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Health and Happiness Paperback – May 1, 1998


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Editorial Reviews

From Publishers Weekly

Having chosen to set her latest novel (after Persian Nights ) in a hospital milieu (within the San Francisco Bay Area), Johnson succeeds remarkably well in replicating that world, but not so well in the delineation of character, a talent her previous works revealed in full measure. Here, perhaps, her signature ironic detachment holds the characters at too far a remove; the women in particular are passive, flaky, even silly, with no intellectual life. The doctors, too, are stereotypical, and we instinctively know that the model of rectitude will have the farthest fall from grace. The plot revolves around Ivy Tarro, an exceptionally beautiful single mother, who is admitted with a minor problem that is treated incorrectly, propelling her to the verge of death. Johnson not only knows how a hospital works, she understands the professional and social hierarchies; the rivalry between the medical and surgical services; the subtle distinctions among house staff; the crises, from the moral to the mundane; the questions of medical ethics, complicated by the availability of lifesaving equipment. (The most effective scenes are, in fact, graphic descriptions of patients being kept alive by artificial means.) The timeliness of her theme and her adroit plotting, should make this Johnson's most commercial novel; one cannot but wish, however, that the narrative were less facile and more deeply felt. Literary Guild alternate.
Copyright 1990 Reed Business Information, Inc. --This text refers to the Hardcover edition.

From Library Journal

Professor, literary critic, and author of a highly acclaimed biography of Dashiell Hammett, Johnson sets her latest novel in San Francisco at the fictional Alta Buena Hospital, focusing as she has before on the lives of the privileged. Her tale of relations among Dr. Philip Watts (handsome senior physician), Ivy Tarro (beautiful patient), and Mimi Franklin (dedicated volunteer) is, except for a few explicit phrases, a romance novel: breathless and girlish in tone, too dependent on implausible plot developments, regrettably prone to ethnic and sexual stereotyping, filled with predictable female fantasies. Not Johnson's best work by a long shot, but simple and pleasant reading. Recommended for comprehensive collections of popular fiction.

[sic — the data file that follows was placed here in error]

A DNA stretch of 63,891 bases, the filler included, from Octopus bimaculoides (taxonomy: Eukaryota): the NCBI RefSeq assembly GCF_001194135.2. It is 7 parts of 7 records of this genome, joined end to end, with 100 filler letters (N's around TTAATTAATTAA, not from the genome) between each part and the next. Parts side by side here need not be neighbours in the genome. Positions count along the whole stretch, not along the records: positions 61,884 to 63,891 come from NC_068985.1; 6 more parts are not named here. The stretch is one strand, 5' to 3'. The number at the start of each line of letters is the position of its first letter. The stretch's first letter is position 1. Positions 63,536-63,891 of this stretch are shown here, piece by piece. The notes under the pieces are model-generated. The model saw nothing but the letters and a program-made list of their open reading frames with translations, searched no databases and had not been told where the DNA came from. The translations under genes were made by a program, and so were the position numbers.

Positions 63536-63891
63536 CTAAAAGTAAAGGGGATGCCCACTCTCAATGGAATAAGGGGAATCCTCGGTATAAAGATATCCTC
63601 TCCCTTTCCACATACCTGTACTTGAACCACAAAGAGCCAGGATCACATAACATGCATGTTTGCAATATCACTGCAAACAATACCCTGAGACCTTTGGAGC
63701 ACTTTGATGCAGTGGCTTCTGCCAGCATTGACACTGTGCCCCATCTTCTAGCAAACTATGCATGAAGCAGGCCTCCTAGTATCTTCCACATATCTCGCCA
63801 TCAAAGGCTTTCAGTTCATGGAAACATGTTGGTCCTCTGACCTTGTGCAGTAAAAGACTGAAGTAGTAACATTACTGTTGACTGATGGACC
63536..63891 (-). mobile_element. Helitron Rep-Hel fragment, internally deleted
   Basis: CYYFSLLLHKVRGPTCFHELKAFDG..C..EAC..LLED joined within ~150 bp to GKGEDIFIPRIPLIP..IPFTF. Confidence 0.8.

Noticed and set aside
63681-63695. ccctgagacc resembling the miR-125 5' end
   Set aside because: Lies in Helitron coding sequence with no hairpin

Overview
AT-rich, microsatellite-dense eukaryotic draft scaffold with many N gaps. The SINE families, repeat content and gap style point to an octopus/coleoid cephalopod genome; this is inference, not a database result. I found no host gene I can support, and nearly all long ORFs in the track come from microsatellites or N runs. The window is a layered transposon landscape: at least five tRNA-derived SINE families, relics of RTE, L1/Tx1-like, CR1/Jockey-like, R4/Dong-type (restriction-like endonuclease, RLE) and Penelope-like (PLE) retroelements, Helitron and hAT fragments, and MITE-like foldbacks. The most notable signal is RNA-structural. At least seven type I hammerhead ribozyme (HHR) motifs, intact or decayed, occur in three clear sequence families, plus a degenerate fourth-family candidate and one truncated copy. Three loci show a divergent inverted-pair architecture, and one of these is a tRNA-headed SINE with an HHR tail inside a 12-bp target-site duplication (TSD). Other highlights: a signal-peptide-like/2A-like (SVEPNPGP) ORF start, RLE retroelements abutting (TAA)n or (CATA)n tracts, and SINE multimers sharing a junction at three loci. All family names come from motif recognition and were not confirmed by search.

- Molly McCluer, Piedmont, Cal.
Copyright 1990 Reed Business Information, Inc. --This text refers to the Hardcover edition.
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Product Details

  • Paperback: 272 pages
  • Publisher: Plume (May 1, 1998)
  • Language: English
  • ISBN-10: 0452280001
  • ISBN-13: 978-0452280007
  • Product Dimensions: 5.4 x 0.8 x 8 inches
  • Shipping Weight: 8.2 ounces
  • Average Customer Review: 2.8 out of 5 stars  See all reviews (4 customer reviews)
  • Amazon Best Sellers Rank: #5,043,912 in Books (See Top 100 in Books)

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Customer Reviews

2.8 out of 5 stars
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Most Helpful Customer Reviews

6 of 6 people found the following review helpful By A Customer on July 1, 1999
Format: Paperback
Wasn't sure exactly what this book wanted to be, a drama, a comedy, a thriller, or what. It had entirely too many main characters and left too many interesting bits unsaid/unresolved at the end. After thinking about it, I'd say that this book was sort of like reading an episode (or maybe a season of) "ER" but at least on the tv show they can resolve some of the patient's stories. Still, I enjoyed this book much more than I did "Le Divorce," which seemed to have some outrageously nutty plot twists.
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4 of 4 people found the following review helpful By Reader from San Francisco on November 3, 1999
Format: Paperback
Coming from the Bay Area and having worked extensively in the health care field here, I was quite taken with the manner in which Johnson was able to achieve a very authentic voice. Ivy was interesting and it was fun tagging along with her as she dealt with the many struggles set before her. I liked that the story ended with her getting her act together rather than riding off into the sunset with a man as a solution to her problems.
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1 of 2 people found the following review helpful By Julie S. on October 10, 2001
Format: Paperback
I love Le Divorce, so I was sorry to struggle through this one. It felt clumsy, obvious and a little like a soap opera. Oh well.
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2 of 4 people found the following review helpful By A Customer on August 11, 1999
Format: Paperback
Like the other reviewer, I couldn't quite figure out what this novel wanted to be. There were many issues that were left unresolved, and there were potential sub-plots that were touched upon but not developed -malpractice, Ivy's ex, etc. Just when I thought the action was really moving along, it just fizzled. In the end, I was left with more questions that answers. Aargh.
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